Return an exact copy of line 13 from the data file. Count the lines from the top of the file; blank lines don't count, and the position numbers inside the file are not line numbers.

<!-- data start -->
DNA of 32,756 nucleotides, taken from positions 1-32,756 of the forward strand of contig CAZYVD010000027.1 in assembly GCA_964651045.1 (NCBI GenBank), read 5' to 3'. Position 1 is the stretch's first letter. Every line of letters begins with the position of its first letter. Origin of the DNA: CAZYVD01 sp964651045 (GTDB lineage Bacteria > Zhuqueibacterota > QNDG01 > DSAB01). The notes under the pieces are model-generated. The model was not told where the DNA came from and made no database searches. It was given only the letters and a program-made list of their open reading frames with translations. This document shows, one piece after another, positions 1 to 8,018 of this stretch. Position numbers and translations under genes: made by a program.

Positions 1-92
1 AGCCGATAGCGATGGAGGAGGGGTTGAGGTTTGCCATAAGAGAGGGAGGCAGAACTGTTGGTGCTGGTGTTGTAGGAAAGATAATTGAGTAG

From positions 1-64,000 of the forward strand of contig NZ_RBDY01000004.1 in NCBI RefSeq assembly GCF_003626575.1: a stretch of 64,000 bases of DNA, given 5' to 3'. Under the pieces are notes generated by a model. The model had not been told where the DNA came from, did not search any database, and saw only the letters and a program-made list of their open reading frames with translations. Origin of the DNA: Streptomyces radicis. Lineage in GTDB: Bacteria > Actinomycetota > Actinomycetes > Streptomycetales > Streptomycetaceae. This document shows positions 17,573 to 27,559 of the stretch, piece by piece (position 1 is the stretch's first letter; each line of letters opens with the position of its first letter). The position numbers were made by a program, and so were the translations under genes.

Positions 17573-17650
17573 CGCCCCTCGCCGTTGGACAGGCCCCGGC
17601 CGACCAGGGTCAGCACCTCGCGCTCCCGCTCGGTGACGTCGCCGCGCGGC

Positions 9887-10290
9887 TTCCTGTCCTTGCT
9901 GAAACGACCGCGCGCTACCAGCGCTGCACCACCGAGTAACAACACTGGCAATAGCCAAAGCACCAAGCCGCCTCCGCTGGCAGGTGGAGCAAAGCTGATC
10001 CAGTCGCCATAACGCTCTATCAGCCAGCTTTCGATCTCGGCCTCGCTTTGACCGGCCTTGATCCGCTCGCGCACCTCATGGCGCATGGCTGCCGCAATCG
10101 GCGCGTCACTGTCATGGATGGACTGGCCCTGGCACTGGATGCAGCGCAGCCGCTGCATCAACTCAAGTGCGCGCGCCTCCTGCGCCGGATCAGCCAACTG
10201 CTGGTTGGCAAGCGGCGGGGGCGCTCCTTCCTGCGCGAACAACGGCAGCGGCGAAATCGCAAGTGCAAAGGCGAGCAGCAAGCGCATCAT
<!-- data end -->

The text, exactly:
10201 CTGGTTGGCAAGCGGCGGGGGCGCTCCTTCCTGCGCGAACAACGGCAGCGGCGAAATCGCAAGTGCAAAGGCGAGCAGCAAGCGCATCAT